Europe’s dark cloud
Coal pollution and its health impacts travel far beyond borders, and a full coal phase-out in the EU would bring enormous benefits for all citizens across the continent.
A new report on the health impacts from air pollution of all EU coal-fired power stations for which data is available (257 out of 280). We cooperated with the Health and Environment Alliance (HEAL), Climate Action Network (CAN) Europe, the WWF European Policy Office to make this publication possible.
How coal-burning countries make their neighbours sick
EU coal-fired power stations are responsible for deaths, illnesses and billions of euros in health costs.
This report reveals that in 2013, emissions from EU coal-fired power stations were responsible for over 22,900 premature deaths, tens of thousands of cases of ill-health from heart disease to bronchitis, and up to EUR 62.3 billion in health costs.
For the first time, the report analyses how the harmful dust caused by coal plants travels across borders and the effect this has. Watch a visualisation of how pollution spreads around Europe here.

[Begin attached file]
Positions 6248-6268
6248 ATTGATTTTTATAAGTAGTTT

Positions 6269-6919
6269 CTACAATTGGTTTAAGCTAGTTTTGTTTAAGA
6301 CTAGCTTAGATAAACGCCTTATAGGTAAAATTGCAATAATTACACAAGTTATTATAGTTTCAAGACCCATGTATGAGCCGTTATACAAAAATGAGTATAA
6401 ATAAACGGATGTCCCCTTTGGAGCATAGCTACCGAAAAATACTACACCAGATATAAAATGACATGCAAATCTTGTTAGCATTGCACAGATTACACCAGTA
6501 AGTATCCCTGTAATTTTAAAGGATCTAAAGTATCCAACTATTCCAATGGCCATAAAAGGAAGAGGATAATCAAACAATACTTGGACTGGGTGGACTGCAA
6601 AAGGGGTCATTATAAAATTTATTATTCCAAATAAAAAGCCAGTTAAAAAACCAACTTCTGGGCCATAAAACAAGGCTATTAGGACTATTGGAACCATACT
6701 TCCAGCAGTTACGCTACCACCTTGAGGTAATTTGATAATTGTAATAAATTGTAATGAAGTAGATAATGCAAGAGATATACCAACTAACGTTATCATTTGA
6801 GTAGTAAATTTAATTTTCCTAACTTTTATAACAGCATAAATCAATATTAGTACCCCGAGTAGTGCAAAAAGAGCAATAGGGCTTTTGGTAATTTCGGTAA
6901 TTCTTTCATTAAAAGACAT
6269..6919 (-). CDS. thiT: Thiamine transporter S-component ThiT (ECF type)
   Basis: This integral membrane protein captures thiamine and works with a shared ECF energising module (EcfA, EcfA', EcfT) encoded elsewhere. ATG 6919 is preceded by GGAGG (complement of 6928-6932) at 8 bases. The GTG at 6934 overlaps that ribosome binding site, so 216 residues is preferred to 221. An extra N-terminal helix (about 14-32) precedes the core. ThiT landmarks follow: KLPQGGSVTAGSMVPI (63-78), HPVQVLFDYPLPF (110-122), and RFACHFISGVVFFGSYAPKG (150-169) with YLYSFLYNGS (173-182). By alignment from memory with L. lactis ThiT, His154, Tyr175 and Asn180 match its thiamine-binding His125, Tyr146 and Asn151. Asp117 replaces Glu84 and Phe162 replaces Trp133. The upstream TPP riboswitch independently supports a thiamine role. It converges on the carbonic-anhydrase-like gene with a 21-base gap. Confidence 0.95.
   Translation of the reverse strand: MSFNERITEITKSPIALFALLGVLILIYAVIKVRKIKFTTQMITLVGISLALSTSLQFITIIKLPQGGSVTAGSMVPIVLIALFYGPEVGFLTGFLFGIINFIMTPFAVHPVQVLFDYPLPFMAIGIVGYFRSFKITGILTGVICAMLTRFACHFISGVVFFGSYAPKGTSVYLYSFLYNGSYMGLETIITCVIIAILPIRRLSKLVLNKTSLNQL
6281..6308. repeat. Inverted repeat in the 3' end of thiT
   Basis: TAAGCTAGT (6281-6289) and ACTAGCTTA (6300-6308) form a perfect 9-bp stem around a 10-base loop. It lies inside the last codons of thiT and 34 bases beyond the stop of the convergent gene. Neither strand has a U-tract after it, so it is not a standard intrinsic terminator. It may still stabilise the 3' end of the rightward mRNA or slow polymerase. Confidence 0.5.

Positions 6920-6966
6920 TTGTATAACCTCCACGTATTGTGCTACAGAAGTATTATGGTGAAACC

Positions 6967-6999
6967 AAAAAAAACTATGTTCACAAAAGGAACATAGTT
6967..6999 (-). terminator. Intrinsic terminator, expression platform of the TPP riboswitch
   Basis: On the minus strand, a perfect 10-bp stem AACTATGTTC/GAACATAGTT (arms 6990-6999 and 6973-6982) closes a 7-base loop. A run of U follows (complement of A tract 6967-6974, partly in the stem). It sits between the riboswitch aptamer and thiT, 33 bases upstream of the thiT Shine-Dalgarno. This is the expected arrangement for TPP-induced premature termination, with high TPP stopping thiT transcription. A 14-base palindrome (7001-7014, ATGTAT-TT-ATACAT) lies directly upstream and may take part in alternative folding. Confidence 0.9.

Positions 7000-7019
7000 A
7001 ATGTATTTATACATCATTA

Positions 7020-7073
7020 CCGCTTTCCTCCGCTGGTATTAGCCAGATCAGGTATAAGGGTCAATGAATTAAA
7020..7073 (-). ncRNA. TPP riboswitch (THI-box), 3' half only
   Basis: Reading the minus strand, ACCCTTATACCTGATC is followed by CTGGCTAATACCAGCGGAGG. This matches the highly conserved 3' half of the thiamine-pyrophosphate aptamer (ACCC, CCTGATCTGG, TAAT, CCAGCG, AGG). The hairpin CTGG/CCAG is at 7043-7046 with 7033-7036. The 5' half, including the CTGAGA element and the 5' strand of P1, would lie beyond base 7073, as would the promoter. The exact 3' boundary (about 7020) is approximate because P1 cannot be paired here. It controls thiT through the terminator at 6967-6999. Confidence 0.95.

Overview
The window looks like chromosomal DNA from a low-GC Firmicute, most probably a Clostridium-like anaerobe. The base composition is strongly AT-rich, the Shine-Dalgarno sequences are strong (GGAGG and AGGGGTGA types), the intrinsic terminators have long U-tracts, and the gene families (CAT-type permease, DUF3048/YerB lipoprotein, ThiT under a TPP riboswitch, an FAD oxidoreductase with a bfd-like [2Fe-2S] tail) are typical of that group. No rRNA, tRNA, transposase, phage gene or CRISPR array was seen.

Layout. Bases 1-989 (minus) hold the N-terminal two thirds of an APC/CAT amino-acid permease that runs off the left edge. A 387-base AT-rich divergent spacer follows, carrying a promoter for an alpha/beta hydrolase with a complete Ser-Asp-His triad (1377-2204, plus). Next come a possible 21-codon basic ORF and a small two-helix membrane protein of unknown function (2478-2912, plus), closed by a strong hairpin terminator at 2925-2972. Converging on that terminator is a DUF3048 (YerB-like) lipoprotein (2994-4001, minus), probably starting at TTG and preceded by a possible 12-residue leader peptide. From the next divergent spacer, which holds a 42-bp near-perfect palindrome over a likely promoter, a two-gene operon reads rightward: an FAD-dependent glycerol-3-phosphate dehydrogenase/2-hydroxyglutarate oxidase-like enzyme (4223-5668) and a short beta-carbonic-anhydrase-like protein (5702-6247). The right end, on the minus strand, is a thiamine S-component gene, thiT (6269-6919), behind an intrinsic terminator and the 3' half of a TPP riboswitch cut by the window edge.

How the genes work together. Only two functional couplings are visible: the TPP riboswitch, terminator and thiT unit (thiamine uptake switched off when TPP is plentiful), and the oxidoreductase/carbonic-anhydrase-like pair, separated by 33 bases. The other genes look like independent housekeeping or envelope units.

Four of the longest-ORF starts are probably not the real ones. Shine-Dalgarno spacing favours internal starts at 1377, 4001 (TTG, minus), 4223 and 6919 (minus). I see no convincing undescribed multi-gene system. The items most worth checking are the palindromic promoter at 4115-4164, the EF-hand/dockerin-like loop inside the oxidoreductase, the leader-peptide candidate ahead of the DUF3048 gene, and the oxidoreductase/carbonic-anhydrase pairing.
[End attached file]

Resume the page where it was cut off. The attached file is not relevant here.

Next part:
The five EU countries whose coal power plants do the most harm abroad are Poland (causing 4,690 premature deaths abroad); Germany (2,490); Romania (1,660); Bulgaria (1,390) and the UK (1,350).
The five EU countries most heavily impacted by coal pollution from neighbouring countries, in addition to that from their own plants are: Germany (3,630 premature deaths altogether), Italy (1,610); France (1,380); Greece (1,050) and Hungary (700).
The report shows that each coal power plant closed provides a major boost for the health not only of those living nearby, but also for those abroad: the UK planned phase-out of coal by 2025 could save up to 2,870 lives every year – more than 1,300 of them in continental Europe. If Germany decides to phase out coal, it could avoid more than 1,860 premature deaths domestically and almost 2,500 abroad every year.